The Southern Poverty Law Center wants to have a talk with first graders, about microaggressions, stereotypes and systemic racism.
What is this doing in my inbox? The Southern Poverty Law Center wants your first graders to learn about microaggressions. Yes, they're already struggling to be nice to each other, but the SPLC wants them to tackle structural racism in first grade. @PJMedia_com pic.twitter.com/oBBkp2nkkU
— Tyler O'Neil (@Tyler2ONeil) March 28, 2019
“What is this doing in my inbox?” Tyler O’Neil, editor for PJ Media, posted to Twitter Friday. “The Southern Poverty Law Center wants your first graders to learn about microaggressions. Yes, they’re already struggling to be nice to each other, but the SPLC wants them to tackle structural racism in first grade.”
O’Neil included a clip from his email inbox featuring a message from the SPLC about “Teaching first-graders about microaggressions.”
The news site reports the email linked to an essay from Oakland, California teacher Bret Turner titled “Teaching First-Graders About Microaggressions: The Small Moments Add Up.”
The missive is published by Teaching Tolerance, a nonprofit that focuses on providing “free resources” to educators on a mission of “social justice and anti-bias.” “The anti-bias approach encourages children and young people to challenge prejudice and learn how to be agents of change in their own lives,” according to the site.
Turner explained that first-graders are “in the thick of learning to read and write” as well as “learning how to communicate with others,” making it the perfect time to introduce the concepts of racism, bias, and injustice.
Kids tease each other, it’s part of their development, but “not all unkindness is the same,” according to Turner.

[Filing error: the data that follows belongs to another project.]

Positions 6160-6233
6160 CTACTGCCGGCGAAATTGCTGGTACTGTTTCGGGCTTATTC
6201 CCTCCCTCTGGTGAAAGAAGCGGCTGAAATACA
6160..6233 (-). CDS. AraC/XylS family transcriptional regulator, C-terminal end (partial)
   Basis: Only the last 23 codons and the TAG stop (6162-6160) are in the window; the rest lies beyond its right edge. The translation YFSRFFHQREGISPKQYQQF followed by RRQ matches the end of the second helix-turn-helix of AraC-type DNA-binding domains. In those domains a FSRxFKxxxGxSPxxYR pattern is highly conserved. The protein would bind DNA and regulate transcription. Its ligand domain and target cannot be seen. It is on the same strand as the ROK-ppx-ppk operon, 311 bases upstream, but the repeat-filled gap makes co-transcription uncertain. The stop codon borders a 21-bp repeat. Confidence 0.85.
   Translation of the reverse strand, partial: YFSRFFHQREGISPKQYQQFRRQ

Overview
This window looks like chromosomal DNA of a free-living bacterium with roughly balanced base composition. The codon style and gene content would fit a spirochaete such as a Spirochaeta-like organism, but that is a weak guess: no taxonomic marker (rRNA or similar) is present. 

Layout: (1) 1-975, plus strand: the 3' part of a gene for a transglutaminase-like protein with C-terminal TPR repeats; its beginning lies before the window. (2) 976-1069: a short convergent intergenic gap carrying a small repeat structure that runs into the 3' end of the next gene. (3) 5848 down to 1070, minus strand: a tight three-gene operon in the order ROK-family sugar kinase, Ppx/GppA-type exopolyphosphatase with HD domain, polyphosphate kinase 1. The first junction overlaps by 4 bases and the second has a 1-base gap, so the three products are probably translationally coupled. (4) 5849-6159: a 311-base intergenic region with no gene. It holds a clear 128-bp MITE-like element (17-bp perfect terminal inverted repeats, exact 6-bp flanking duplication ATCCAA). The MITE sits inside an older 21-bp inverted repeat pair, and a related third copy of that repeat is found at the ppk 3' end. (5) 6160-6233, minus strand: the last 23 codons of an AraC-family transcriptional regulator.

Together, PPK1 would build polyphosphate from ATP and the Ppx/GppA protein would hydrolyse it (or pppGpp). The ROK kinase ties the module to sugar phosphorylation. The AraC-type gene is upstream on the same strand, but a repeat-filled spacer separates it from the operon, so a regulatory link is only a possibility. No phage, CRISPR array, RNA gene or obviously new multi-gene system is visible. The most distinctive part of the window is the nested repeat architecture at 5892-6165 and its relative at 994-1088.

“It can be particularly detrimental when the hurtful language relates to race, gender, religion or other aspects of a child’s identity,” Turner wrote. “These are microaggressions: small, subtle, sometimes-unintended acts of discrimination.”
It’s a teacher’s job to hyper focus kids on their unintentional racism and other unconscious prejudices, but it’s not as simple as a classroom chat or one-on-one conversation. There’s groundwork, Turner advised.
“Before talking with students about microaggressions, it’s essential to establish an identity-safe classroom. Students need to feel safe and supported. In my class, when we do discuss microaggressions, I remind students of conversations we’ve already had about representation,” he wrote.
“I remind them that, when we’re reading together, we always ask, ‘Whose story is being told here?’ I also reference the discussions we’ve had around more overt racism: how being called a racist may hurt, but it doesn’t compare to actually experiencing racism.”
It’s all about equipping 6-year-olds with the “tools, vocabulary and context” to call out their classmates when they unintentionally use biased language or engage in politically incorrect behavior.
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